Nations Championship: World Rugby to decide on new concept in Dublin
World Rugby's revolutionary Nations Championship concept faces a crucial 24 hours as the powerbrokers of the world game meet in Dublin on Wednesday.
The Six Nations unions last month agreed to a period of due diligence while also weighing up offers from private equity.
Sources say there has been "real engagement" over the world league plan, and remain optimistic.
The deadline for a final decision is likely to be set for June.
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Scheduled to launch in 2022, the Nations Championship would see a top division of 12 teams from both hemispheres play each other once in a calendar year, either through traditional competitions like the Six Nations or an enlarged Rugby Championship, or in summer or autumn Test windows.
The top two teams would then meet in an end-of-year showpiece final.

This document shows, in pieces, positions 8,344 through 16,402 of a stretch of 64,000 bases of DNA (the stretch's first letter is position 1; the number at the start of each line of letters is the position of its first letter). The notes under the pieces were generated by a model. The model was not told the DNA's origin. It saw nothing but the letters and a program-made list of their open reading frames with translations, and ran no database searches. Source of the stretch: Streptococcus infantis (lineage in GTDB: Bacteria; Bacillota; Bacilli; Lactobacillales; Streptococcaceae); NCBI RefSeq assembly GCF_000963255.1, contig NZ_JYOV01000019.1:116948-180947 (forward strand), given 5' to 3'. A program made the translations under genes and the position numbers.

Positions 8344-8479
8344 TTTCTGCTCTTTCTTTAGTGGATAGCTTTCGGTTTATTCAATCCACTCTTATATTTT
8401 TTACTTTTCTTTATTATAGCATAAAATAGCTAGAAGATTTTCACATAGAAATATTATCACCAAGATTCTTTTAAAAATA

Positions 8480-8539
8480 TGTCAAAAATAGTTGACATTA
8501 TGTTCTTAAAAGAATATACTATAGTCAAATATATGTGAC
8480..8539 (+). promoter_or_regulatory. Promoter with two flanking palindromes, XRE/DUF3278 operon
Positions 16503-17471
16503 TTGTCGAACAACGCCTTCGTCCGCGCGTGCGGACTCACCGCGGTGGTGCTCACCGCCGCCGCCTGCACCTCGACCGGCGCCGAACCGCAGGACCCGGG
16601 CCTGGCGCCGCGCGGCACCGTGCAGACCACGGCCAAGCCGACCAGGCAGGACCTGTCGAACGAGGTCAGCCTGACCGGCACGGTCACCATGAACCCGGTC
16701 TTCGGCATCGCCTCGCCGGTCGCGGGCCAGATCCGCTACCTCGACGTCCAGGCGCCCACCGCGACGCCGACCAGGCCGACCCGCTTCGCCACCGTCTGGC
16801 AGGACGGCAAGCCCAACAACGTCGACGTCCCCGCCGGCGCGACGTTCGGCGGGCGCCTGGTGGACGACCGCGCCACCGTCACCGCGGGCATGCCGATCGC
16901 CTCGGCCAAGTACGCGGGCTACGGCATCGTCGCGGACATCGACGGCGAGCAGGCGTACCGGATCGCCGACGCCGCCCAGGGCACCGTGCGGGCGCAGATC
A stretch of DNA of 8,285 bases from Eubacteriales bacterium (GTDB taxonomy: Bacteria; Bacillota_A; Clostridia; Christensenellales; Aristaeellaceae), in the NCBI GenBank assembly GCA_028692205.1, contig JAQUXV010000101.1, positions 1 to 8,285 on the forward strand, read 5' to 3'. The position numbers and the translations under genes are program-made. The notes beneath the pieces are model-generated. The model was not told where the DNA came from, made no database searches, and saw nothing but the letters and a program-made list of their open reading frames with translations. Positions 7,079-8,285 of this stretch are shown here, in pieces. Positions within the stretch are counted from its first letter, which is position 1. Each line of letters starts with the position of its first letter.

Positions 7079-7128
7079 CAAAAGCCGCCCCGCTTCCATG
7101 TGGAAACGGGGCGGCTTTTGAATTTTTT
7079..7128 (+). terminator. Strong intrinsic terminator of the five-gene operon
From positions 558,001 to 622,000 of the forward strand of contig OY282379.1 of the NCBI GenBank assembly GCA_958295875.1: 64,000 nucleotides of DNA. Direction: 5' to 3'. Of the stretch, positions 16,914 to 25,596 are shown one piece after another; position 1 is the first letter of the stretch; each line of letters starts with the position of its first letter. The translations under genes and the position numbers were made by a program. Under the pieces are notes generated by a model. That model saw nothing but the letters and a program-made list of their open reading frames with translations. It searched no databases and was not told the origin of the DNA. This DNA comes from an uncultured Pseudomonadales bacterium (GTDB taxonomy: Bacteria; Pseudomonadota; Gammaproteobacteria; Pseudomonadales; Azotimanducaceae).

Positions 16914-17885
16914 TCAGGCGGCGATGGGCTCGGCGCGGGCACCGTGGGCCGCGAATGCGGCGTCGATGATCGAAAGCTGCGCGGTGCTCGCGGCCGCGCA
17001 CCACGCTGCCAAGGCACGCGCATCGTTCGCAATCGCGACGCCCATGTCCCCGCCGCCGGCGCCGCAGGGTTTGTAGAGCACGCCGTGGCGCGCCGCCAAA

It is designed to globalise the calendar and increase competitiveness, with many international games currently glorified 'friendlies'.
A major sticking point is the concept - and the timing - of promotion and relegation, with certain unions keen on a period of ring-fencing in order to establish a vibrant and sustainable second tier.
The process of two countries joining the Six Nations and Rugby Championship sides in the top tier is also up for debate, with a 10-team first division being touted for an initial period before expansion.
The players' union are also believed to harbour reservations over the travel required in the summer international window, when northern hemisphere teams traditionally play in the south.
However, despite the various issues, it's believed some of the more reticent countries are being swayed by the financial package on offer from World Rugby.
The Nations Championship is being backed by a £5bn investment from sports marketing giants Infront.
For example, the Rugby Football Union are thought to be open-minded, especially in light of the worrying financial picture at Twickenham.
The World Rugby council consists of 51 members across various rugby territories.